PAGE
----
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Found 10 records similar to Moose Management for the Cariboo Region
Capability mapping showing provincially significant winter ranges from CORE for moose, bighorn sheep, mule deer, goat, black bear, grizzly bear and caribou. Disclaimer: This is older strategic scale mapping information that may be superseded in some areas with more detailed TEM mapping information
Grizzly bear habitat to be incorporated into the Central Coast Land and Coastal Resource Management Plan
The Grizzly Bear Recovery Zone is the geographic extent of Alberta which indicates the intention of the Government of Alberta to recover grizzly bears. The Recovery Zone is also be a priority for attractant management, management of other sources of human-bear conflict, and building public education, awareness, and understanding of grizzly bears and their recovery. The Grizzly Bear Recovery Plan Management Zones dataset contains four layers: Grizzly Bear Core Access Management Area, Grizzly Bear Secondary Access Management Area, Grizzly Bear Habitat Linkage, and Grizzly Bear Support Zone. Please see the individual metadata records for additional details on each layer.
Douglas Fir Management for Mule Deer used in SRMP analysis
Five riparian classes of wetlands (W1 to W5) based on whether the wetland is a simple wetland or wetland complex, wetland size, and biogeoclimatic unit in which the wetland occurs. Wetland classification is based on the 1995 Forest Practices Code Riparian Management Area Guidebook: http://www.llbc.leg.bc.ca/public/PubDocs/bcdocs/237312/Rip-toc.htm
Leading Group for the Cariboo Region (pinegroup or firgroup). #### 1. IDF - Fir Group: includes all forest polygons in NDT 4 (IDF and BG biogeoclimatic zones) that meet any of the following criteria: *a) Douglas-fir ( Fd or Fdi) leading or ponderosa pine leading; *b) Lodgepole pine leading, and Douglas-fir ( Fd or Fdi) or ponderosa pine greater than 15% in any inventory layer; *c) Trembling aspen leading, and Douglas-fir ( Fd or Fdi) or Ponderosa pine greater than 15% in any inventory layer, and spruce, red-cedar, cottonwood and birch less than 6% in any inventory layer; *d) No species information in inventory data (usually NSR stands), and inventory type group for pre-harvest stand or the current stand = 1, 2, 3, 4, 5, 6, 7, 8, 29, or 32 These inventory type groups correspond to the following species compositions F, FC, FCy, FH, FS, FPl, Fpy, FL, FDEcid, PlF and Py. If inventory type group=0 and pre-harvest inventory type is not available, classify the polygon as Pine Group.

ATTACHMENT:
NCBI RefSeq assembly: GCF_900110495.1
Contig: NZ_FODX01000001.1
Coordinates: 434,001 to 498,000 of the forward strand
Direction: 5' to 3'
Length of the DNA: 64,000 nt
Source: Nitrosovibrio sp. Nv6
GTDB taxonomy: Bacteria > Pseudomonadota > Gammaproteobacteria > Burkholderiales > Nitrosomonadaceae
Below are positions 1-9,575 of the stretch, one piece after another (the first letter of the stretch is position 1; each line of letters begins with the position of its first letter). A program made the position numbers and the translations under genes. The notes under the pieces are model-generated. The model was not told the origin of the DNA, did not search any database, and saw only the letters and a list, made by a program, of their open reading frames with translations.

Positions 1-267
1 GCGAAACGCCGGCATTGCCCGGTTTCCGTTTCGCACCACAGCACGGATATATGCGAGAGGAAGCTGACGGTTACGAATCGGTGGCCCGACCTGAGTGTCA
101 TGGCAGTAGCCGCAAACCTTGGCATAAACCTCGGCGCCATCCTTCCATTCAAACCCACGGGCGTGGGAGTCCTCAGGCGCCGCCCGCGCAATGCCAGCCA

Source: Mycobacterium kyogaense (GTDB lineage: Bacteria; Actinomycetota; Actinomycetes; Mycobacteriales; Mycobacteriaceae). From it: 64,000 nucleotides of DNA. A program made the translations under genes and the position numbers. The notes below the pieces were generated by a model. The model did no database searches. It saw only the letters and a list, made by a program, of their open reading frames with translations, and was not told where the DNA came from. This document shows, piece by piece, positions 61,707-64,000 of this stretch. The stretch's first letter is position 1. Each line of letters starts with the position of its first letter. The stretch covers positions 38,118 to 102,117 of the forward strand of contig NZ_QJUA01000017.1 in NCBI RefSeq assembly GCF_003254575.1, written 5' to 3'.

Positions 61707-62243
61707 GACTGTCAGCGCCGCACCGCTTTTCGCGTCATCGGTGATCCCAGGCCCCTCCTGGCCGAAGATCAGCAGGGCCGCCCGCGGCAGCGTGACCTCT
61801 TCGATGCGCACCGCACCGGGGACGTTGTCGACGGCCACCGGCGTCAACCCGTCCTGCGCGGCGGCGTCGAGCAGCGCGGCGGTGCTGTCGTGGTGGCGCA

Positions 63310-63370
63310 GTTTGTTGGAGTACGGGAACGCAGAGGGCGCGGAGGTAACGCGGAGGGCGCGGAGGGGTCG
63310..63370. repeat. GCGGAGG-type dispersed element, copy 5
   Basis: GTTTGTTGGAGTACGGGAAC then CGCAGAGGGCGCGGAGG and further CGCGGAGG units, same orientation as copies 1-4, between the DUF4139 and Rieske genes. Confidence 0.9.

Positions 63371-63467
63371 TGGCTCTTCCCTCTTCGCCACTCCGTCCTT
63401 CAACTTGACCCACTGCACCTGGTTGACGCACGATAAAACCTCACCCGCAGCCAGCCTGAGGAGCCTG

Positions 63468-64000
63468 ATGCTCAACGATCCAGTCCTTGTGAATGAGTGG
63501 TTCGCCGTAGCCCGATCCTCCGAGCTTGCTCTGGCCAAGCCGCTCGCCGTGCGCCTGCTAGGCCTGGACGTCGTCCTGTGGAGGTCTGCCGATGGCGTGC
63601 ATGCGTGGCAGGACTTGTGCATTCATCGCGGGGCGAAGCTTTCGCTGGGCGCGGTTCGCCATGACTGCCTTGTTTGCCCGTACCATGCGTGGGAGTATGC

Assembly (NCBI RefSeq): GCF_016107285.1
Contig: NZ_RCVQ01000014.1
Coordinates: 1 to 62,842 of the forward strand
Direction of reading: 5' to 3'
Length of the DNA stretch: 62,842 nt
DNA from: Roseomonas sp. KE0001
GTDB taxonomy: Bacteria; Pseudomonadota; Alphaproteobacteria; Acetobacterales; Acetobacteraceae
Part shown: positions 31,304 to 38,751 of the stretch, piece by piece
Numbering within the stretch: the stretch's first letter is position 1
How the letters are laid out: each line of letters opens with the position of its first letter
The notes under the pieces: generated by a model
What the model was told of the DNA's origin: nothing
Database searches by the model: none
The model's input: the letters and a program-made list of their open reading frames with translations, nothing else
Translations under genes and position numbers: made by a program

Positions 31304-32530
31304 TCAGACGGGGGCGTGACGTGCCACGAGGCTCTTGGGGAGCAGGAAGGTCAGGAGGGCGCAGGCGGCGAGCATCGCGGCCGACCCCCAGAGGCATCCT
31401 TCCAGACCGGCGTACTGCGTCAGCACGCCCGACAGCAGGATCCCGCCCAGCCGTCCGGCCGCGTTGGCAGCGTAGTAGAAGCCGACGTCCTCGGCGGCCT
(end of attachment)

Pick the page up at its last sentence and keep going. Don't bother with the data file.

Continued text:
Six stream riparian classes ([STREAMCLASS] = 1-6) based on presence of fish, occurrence in a community watershed and average channel width. [STREAMCLASS] = 7 refers to unclassified streams. Stream classification is based on the 1995 Forest Practices Code Riparian Management Area Guidebook: http://www.llbc.leg.bc.ca/public/PubDocs/bcdocs/237312/Rip-toc.htm or https://www2.gov.bc.ca/gov/content/industry/forestry/managing-our-forest-resources/silviculture/silvicultural-systems/silviculture-guidebooks/riparian-management-area-guidebook
Double line streams from FC1 assigned a stream class
Boundaries identifying similar behavioural ecotypes and sub-populations of Grizzly bears. This dataset contains versions from multiple years. From 2018 on, NatureServe conservation concern ranking categories (e.g., Very Low, Low, Moderate, High, Extreme Concern) supersede the pre-2018 population status categories (e.g., Viable, Threatened, Extirpated) contained in the field STATUS. NatureServe conservation concern ranking categories reflect population size and trend, genetic and demographic isolation, as well as threats to bears and their habitats.
Tourism use polygons of lakes and areas of trails